Most weeks, New York Magazine writer-at-large Frank Rich speaks with contributor Alex Carp about the biggest stories in politics and culture. This week, the magazine asked him about the Confederate-flag controversy, the GOP donations from white supremacist who proselytized Dylann Roof, and President Obama’s interview with Marc Maron.
Until South Carolina governor Nikki Haley called for her state’s Confederate flag to come down, almost all the Republican presidential candidates vacillated on the question. Now the movement to retire the flag has spread across the South, not to mention to retailing giants like Walmart and Amazon. Will there be a political cost for the candidates who failed to lead after the Charleston massacre?
Say this about the Old Confederacy: At least its leaders had the courage of their own bad convictions. Today’s neo-Confederate GOP politicians, vying for primary votes in Dixie 150 years after Appomattox, proved themselves to be laughable cowards. Confronted with the simplest of questions – should a state capitol display a flag that stands for slavery, racism, and treason? – they hedged (all of them), spouted gibberish (Ted Cruz), or went into hiding (Rand Paul). If they’d been the Rebel generals in the Civil War, it would have been over in a week.
This is the second time in three months we’ve seen GOP presidential contenders unwilling to stand up to the unreconstructed bigots still infesting their party’s base. The previous time was in April, and it followed the same pattern. First some of the candidates either endorsed or hedged about the so-called “religious freedom” bills crafted to empower businesses to discriminate against gay families. Once the signing of such a bill in Indiana by a Republican governor prompted a national backlash, candidates about-faced as quickly as they could spin.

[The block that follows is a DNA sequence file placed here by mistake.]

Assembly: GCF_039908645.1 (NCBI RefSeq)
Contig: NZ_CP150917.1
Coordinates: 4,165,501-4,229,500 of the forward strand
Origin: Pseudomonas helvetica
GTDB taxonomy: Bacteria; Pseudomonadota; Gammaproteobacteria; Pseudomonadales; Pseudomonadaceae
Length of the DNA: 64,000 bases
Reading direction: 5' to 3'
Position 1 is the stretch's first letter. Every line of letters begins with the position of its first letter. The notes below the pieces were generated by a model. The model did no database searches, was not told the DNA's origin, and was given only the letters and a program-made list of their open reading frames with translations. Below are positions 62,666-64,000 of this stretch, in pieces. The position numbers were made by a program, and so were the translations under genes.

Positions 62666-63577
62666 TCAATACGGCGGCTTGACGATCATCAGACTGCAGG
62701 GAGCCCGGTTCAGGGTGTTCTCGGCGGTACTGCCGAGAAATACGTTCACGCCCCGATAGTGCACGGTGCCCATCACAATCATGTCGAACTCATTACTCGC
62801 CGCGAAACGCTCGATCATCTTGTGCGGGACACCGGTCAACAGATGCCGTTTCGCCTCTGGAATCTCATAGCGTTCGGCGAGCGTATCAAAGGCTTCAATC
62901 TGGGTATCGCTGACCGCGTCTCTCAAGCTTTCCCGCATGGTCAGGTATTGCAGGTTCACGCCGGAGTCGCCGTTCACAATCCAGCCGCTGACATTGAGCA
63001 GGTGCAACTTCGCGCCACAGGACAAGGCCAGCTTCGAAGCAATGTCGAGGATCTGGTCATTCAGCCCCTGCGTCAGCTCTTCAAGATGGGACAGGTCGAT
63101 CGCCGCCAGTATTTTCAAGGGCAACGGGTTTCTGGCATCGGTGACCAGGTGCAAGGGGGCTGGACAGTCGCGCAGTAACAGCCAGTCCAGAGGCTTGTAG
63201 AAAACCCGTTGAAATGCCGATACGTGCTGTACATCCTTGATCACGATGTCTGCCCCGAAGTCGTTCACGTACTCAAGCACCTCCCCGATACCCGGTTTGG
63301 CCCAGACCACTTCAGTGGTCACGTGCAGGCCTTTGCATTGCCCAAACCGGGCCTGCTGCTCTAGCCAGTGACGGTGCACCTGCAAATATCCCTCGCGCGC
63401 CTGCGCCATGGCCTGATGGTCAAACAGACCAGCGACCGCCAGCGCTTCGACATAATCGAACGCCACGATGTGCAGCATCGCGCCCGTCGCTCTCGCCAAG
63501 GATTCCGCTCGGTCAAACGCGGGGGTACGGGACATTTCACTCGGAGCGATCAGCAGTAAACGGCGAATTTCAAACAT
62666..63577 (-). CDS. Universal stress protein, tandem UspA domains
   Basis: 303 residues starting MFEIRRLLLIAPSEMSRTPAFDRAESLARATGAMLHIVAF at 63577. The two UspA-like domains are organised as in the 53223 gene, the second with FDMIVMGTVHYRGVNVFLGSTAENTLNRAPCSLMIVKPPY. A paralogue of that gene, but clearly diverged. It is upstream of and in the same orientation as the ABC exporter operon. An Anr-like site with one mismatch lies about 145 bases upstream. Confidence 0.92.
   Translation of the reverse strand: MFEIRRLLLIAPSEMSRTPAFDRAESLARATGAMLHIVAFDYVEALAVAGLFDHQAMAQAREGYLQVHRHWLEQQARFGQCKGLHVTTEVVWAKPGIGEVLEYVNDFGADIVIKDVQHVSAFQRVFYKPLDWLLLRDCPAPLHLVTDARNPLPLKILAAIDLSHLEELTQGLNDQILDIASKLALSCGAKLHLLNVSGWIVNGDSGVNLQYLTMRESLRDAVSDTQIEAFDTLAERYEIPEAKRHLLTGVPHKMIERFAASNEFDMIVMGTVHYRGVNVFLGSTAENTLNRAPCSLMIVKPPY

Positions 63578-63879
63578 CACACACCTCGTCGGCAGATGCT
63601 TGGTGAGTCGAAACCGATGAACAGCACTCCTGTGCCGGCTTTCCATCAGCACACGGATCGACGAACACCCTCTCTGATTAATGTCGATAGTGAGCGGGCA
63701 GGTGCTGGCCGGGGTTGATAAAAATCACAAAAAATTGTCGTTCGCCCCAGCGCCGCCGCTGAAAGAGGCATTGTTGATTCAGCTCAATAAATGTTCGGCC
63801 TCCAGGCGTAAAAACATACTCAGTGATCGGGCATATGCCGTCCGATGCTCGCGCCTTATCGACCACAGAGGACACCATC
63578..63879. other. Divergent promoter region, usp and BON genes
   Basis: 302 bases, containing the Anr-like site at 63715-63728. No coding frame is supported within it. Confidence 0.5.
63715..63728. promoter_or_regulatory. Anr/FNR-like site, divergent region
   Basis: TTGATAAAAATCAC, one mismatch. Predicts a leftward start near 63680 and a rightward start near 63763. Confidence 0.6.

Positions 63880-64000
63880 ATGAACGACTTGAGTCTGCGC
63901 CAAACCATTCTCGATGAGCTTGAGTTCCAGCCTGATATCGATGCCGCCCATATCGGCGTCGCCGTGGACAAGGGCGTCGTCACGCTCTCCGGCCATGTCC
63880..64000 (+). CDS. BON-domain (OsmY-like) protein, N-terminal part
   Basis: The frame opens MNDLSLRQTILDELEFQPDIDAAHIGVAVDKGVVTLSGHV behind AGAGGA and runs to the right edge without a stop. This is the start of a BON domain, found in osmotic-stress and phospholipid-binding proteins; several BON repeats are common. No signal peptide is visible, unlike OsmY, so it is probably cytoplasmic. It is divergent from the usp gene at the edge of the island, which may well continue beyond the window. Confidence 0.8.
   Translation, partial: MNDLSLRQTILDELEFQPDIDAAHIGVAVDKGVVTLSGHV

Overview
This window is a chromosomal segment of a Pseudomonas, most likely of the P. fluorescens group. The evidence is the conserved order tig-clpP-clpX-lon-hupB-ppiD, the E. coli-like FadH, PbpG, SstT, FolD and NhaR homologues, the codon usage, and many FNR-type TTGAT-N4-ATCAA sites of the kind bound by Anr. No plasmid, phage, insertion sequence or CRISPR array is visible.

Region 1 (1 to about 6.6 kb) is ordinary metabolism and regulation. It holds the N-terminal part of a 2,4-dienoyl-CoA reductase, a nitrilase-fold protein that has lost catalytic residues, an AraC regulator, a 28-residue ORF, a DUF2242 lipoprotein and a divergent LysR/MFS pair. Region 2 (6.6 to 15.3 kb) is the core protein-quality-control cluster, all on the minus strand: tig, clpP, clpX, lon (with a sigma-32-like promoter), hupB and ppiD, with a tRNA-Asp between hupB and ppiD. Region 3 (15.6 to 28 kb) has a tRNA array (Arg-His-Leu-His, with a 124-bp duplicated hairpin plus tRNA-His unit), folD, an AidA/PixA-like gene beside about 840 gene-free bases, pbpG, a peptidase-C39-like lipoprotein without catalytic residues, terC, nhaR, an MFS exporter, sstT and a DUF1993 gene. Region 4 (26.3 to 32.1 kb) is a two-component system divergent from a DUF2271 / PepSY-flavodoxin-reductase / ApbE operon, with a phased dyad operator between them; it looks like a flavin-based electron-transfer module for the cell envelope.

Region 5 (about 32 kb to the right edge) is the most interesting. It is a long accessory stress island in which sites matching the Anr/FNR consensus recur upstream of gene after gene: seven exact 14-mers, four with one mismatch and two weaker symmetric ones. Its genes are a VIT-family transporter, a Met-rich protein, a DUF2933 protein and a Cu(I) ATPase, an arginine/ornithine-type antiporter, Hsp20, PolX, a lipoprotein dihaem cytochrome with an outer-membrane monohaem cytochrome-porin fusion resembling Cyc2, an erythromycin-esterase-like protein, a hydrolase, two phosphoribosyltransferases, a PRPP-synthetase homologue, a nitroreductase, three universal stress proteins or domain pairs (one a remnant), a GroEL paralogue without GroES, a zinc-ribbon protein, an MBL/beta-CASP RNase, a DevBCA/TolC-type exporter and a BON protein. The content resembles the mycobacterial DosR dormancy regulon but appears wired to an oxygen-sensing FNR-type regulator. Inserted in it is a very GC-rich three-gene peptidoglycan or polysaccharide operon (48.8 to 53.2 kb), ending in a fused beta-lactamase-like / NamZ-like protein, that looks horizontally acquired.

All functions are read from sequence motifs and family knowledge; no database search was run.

In the case of South Carolina, the cowardice was even more pronounced. Not even the slaughter of nine people in a church could stir the consciences of the Republican presidential contenders. They came out against the flag only after the previously hedging Governor Haley came around. No doubt she spent a long weekend calculating how failing to do so would inflict economic retribution on her state much as the “religious liberty” law had threatened to bring corporate and convention boycotts to Indiana. Before Haley finally spoke up on Monday, the only major Republican figure to unequivocally call for the flag’s banishment was Mitt Romney, who isn’t facing GOP primary voters in 2016. After Haley joined him, we were treated to the embarrassing spectacle of Bush, Rubio, and Walker – by most reckonings, the GOP’s three leading candidates – all asserting that they had agreed with Haley all along. This combination of disingenuousness and spinelessness on a no-brainer issue should disqualify all of them from the White House.